Claudio Vergari, Laurent Gajny, Isabelle Courtois, Eric Ebermeyer, Kariman Abelin-Genevois, Youngwoo Kim, Tristan Langlais, Raphael Vialle, Ayman Assi, Ismat Ghanem, Jean Dubousset, Wafa Skalli

September 2019, Volume 28, Issue 9, pp 1970 - 1976 Original Article Read Full Article 10.1007/s00586-019-05998-z

First Online: 10 May 2019

Quasi-automatic early detection of progressive idiopathic scoliosis from biplanar radiography: a preliminary validation


To validate the predictive power and reliability of a novel quasi-automatic method to calculate the severity index of adolescent idiopathic scoliosis (AIS).


Fifty-five AIS patients were prospectively included (age 10–15, Cobb 16° ± 4°). Patients underwent low-dose biplanar X-rays, and a novel fast method for 3D reconstruction of the spine was performed. They were followed until skeletal maturity (stable patients) or brace prescription (progressive patients). The severity index was calculated at the first examination, based on 3D parameters of the scoliotic curve, and it was compared with the patient’s final outcome (progressive or stable). Three operators have repeated the 3D reconstruction twice for a subset of 30 patients to assess reproducibility (through Cohen’s kappa and intra-class correlation coefficient).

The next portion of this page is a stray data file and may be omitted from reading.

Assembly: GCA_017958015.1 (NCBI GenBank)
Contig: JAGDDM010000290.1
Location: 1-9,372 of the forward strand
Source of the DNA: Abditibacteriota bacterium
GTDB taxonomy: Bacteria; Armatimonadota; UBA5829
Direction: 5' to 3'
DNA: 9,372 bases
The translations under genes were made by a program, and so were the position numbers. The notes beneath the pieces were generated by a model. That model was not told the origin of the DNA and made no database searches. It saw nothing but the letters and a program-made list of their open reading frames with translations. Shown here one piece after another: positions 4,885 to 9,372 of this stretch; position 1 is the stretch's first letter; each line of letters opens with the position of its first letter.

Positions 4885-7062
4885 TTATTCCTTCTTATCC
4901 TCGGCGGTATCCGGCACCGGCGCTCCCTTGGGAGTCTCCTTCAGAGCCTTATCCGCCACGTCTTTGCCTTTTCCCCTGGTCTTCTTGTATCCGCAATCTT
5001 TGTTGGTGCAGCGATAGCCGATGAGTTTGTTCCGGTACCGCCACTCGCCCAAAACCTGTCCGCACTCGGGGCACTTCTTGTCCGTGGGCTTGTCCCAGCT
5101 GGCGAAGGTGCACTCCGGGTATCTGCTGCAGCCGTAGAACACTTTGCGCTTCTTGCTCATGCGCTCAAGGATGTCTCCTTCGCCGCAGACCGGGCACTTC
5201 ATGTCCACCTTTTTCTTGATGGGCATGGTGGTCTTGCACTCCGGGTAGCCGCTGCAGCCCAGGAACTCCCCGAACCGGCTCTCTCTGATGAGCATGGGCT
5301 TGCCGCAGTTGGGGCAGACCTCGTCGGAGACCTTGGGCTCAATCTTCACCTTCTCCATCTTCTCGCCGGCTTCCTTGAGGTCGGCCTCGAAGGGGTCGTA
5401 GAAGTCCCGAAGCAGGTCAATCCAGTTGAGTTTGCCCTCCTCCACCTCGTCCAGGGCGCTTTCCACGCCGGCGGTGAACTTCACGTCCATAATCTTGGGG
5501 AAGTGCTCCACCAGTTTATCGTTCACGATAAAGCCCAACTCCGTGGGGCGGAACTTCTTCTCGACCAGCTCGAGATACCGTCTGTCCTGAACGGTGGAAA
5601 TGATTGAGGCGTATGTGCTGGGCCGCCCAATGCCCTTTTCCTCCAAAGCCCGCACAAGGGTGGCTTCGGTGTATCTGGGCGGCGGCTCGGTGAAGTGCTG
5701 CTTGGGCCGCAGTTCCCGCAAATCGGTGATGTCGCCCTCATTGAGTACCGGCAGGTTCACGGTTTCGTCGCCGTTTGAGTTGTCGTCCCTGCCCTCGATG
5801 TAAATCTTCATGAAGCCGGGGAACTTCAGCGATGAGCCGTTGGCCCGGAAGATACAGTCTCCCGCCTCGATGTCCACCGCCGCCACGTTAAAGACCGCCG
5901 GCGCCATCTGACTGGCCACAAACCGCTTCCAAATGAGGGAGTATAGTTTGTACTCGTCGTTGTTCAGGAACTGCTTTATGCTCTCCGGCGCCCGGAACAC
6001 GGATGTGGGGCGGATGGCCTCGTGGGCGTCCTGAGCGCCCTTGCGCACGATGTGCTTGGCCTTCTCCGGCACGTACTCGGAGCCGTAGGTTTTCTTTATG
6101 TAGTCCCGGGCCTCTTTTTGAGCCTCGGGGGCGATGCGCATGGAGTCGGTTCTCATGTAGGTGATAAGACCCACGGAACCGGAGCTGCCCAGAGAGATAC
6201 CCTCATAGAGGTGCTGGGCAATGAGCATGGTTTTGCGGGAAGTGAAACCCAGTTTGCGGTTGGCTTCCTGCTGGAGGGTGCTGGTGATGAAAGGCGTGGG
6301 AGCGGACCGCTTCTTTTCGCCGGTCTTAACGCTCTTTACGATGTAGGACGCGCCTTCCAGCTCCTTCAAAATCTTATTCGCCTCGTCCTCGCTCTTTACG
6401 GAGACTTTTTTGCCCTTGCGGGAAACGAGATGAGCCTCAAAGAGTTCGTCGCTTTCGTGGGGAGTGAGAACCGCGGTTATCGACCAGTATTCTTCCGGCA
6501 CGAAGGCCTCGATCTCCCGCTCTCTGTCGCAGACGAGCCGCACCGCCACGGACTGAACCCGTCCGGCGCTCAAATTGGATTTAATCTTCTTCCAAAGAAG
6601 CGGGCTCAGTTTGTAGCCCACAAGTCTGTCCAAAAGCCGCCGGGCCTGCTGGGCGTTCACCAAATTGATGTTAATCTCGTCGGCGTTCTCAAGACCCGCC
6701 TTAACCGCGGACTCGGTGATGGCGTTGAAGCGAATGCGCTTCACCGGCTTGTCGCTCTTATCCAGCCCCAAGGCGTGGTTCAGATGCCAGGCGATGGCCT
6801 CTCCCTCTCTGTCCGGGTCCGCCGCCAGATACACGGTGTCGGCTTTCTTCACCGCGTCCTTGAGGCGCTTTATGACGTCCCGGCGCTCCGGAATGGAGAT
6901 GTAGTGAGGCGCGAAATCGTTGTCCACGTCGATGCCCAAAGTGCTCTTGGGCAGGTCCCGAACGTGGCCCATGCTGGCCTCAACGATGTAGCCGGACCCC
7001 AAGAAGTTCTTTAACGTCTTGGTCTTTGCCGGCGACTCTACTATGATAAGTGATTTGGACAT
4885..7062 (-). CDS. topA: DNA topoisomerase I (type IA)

Eighty-five percentage of the patients were correctly classified as stable or progressive by the severity index, with a sensitivity of 92% and specificity of 74%. Substantial intra-operator agreement and good inter-operator agreement were observed, with 80% of the progressive patients correctly detected at the first examination. The novel severity index assessment took less than 4 min of operator time.


The fast and semiautomatic method for 3D reconstruction developed in this work allowed for a fast and reliable calculation of the severity index. The method is fast and user friendly. Once extensively validated, this severity index could allow very early initiation of conservative treatment for progressive patients, thus increasing treatment efficacy and therefore reducing the need for corrective surgery.

Graphical abstract

These slides can be retrieved under Electronic Supplementary Material.[Figure not available: see fulltext.]

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